Anger management can be a significant challenge for many people, particularly because expressing anger inappropriately can cause a great deal of difficulty for oneself and others. While stifling or denying anger isn’t generally a good idea, it is also important to develop ways of expressing anger that won’t make matters worse by harming relationships or jeopardizing employment. When expressing anger, people should be careful about whom they express their anger to as well as the words and actions that accompany this expression. If they find themselves unable to control their anger, they should also seek professional help.
One of the problems with expressing anger is that this expression can quickly get out of control. For many people, going into a rage or protracted venting session can actually exacerbate anger. This prolongs a person's negative feelings and can lead to additional stress or negative behaviors. An individual who is experiencing anger may do well to find a positive outlet for himself, such as taking a long walk or exercising, which can reduce stress and relieve tension.
Sometimes it is important to discuss one's anger with someone else. In some cases, it makes sense to talk to the person who is the cause of the anger, while in other cases it may be best to seek support from a trusted friend, clergy person, or counselor. In the first case, it's a good idea to get oneself into a state of calm before approaching the other, as this can prevent out-of-control behavior and significant damage to what may be an important relationship. For example, it might be a good idea to write down the points that one wants to make when discussing the problem and sticking to this list during the ensuing discussion. By following this list, a person can address legitimate concerns while minimizing the risk of the conversation denigrating into name calling or bringing up past and often irrelevant events.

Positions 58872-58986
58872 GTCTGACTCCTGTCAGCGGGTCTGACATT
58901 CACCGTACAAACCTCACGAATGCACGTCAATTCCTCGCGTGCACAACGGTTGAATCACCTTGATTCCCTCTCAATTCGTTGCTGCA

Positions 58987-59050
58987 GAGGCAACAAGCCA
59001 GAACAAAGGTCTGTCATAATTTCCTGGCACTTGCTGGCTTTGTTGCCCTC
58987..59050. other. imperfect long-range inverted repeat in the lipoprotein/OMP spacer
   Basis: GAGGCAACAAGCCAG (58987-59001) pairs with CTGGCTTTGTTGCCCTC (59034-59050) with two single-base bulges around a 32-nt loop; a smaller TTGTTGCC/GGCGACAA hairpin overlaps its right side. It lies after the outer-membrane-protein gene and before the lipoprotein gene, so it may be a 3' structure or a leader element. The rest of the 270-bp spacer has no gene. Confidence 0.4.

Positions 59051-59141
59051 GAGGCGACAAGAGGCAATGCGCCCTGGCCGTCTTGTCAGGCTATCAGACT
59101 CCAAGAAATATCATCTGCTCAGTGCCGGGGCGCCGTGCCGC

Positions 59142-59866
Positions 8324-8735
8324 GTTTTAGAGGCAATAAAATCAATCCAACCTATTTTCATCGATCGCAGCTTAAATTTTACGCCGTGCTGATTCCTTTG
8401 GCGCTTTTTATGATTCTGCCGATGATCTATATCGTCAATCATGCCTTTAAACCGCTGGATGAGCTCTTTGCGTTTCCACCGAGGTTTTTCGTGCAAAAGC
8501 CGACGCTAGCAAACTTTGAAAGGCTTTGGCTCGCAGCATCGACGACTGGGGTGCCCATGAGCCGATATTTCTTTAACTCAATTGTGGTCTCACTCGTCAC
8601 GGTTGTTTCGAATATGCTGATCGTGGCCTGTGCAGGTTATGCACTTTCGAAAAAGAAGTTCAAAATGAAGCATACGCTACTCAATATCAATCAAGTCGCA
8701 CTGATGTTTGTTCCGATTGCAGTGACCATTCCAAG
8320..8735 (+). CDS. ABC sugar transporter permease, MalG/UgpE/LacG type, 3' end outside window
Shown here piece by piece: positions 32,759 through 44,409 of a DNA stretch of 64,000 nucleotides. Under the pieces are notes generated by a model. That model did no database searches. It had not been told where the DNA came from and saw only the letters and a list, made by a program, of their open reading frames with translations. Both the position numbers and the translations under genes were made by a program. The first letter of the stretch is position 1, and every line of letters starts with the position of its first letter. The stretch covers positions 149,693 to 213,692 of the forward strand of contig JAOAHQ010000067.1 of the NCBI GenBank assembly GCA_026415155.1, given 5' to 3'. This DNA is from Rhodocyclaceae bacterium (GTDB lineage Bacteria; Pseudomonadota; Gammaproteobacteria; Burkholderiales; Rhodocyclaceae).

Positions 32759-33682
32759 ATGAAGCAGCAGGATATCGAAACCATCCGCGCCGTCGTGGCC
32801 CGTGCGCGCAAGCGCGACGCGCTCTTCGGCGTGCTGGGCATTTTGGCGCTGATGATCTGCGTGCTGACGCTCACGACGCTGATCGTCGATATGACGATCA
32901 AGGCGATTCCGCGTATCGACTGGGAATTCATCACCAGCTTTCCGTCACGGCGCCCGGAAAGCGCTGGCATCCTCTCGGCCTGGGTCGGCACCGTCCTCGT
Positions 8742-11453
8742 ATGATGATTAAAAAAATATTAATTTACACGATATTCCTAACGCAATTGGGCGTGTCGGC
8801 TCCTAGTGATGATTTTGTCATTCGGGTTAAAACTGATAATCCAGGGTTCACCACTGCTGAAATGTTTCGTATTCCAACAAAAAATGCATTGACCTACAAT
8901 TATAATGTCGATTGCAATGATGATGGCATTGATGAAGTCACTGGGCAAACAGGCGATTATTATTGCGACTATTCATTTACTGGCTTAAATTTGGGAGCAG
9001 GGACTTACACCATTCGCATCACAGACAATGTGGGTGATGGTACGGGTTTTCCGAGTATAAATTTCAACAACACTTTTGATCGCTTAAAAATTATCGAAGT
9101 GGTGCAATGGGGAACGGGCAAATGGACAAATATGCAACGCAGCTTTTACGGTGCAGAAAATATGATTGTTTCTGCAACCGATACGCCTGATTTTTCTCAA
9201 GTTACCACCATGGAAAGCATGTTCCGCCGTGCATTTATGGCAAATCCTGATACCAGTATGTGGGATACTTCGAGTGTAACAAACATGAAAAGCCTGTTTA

It is also important to be aware of the consequences of expressing anger. This means thinking about the possible ramifications of communicating anger to someone else. Throwing a temper tantrum at an office can result in job loss or at least hurt a person's career prospects. Expressing rage toward a close friend or family member may not only cause a rift between the two parties involved, but may also upset other family members and friends, causing additional strife.
Anger management help is available in a variety of contexts. Counseling is often available through community mental health centers and student counseling centers. In addition, support groups for those who need help managing their anger exist in many communities, and in some cases participation in these groups is free.